Adam and Eve covered themselves with fig leaves after the fall, to hide the nakedness of which they were ashamed. Christ, by His saving work, restores to humanity the Robe of Glory we forfeited through sin, so we will have no more need to hide, to cover ourselves with matter.
Genital display is thus a deliberate and meaningful motif in Renaissance art (e.g. Michelangelo’s statue of David, or his statue of the Risen Christ). In light of Christ, we are properly ordered in our person; lust-free; perfected. This is our ultimate destiny, and thanks to Renaissance art we get a glimpse of that which are destined for, if we but remain with Christ and allow Him to transform us in this life.
Disappearing From Sight
In our Gospel reading this weekend, we hear of the encounter the disciples on the road to Emmaus had with the Risen Christ, not recognizing who He was until at day’s end they were with Him at table. There Christ took bread, said the blessing, broke it, and gave it to them. With that their eyes were opened and they recognized him, but he vanished from their sight. As soon as Christ’s disciples recognize Him, He disappears from sight; they strain ahead to meet the Lord in the Breaking of the Bread (what we today call the Mass), for by It we are made Christ’s Body and undergo re-creation. Once we know who we are, Christ disappears, because if we are His Body we can’t see Him elsewhere.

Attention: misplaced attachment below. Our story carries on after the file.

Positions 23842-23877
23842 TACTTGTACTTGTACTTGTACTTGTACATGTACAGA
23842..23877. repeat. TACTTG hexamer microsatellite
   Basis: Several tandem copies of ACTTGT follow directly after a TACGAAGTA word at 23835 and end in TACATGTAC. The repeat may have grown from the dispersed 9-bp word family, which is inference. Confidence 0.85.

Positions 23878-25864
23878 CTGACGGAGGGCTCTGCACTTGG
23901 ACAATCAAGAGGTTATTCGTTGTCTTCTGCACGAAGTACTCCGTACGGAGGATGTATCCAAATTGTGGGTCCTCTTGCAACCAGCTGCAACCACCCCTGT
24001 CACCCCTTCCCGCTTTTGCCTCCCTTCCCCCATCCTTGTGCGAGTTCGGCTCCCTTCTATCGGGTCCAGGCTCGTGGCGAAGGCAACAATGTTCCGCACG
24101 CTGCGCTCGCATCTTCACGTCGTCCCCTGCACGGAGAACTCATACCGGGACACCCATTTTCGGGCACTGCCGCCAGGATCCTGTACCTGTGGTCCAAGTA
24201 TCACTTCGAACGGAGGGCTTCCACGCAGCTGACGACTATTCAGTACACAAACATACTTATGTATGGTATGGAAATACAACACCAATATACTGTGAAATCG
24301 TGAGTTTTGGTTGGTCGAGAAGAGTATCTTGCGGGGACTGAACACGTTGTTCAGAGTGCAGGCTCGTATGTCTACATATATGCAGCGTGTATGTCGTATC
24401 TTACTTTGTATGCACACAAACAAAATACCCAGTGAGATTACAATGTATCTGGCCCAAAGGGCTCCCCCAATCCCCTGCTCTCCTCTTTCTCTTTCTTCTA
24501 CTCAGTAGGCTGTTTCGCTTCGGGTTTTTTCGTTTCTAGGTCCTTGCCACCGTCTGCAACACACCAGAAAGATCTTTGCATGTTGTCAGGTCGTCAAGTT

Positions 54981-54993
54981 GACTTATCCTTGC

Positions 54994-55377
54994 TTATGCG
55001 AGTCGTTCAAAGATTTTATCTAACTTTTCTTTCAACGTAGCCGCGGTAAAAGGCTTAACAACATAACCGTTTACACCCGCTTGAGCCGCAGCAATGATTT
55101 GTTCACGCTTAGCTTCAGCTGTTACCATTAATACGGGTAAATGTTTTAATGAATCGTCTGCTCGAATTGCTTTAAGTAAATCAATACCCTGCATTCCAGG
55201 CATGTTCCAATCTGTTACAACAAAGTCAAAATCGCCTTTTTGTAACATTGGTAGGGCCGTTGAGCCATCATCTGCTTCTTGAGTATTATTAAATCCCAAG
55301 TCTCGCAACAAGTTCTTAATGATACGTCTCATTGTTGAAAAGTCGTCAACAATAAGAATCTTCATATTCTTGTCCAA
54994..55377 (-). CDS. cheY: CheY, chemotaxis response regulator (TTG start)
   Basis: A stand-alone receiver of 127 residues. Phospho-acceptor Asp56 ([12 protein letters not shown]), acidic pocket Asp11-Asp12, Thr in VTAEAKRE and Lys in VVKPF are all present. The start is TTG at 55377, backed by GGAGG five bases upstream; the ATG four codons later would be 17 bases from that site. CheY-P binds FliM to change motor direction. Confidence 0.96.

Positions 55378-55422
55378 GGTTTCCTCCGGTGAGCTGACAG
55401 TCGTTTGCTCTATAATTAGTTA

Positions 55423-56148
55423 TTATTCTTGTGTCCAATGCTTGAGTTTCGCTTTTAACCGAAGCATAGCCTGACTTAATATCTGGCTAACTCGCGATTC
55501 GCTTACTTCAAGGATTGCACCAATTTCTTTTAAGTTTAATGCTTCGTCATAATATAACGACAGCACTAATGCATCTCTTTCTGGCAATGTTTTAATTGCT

Christ Defeated Death
Christ's defeat of death makes the entire “upside-down” of God’s kingdom viable. If there is nothing beyond this life, why should the last be first? Why should we love our enemies? How could one possibly say that we gain our lives by losing our lives?
But acknowledging this truth does not insulate us from grief, or serve as a break wall against fear. There is still pain and separation in death. Christ wept at the death of His friend, Lazarus. Christ did not say to us, “do not mourn, for there is no reason,” but rather, blessed are those who mourn, for they will be comforted.
And of fear, there is nothing quite like facing a real threat. Fear wells up involuntarily and we ask ourselves, “What do I really believe?” It is only because of faith and hope that we can move forward. Yes, there is pain and mystery ahead in this life. There is separation for a time in death. But is death the end? No. Thanks be to God, that is a lie.
David J. Conrad